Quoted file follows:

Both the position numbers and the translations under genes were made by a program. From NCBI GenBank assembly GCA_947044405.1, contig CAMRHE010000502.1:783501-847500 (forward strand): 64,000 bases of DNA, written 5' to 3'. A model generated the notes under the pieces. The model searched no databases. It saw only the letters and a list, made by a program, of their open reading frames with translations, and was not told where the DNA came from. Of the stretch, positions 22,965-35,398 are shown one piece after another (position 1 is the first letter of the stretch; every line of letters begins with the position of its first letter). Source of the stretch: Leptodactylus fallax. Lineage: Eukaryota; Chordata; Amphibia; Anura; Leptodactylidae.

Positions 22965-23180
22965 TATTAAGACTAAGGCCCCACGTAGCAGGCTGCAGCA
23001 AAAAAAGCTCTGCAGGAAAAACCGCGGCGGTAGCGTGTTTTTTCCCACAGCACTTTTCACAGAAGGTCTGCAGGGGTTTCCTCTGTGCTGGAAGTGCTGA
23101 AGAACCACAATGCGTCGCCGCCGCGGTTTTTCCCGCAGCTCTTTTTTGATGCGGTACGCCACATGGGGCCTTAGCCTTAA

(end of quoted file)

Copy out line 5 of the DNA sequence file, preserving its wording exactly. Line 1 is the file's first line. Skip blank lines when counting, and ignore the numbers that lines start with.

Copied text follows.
23101 AGAACCACAATGCGTCGCCGCCGCGGTTTTTCCCGCAGCTCTTTTTTGATGCGGTACGCCACATGGGGCCTTAGCCTTAA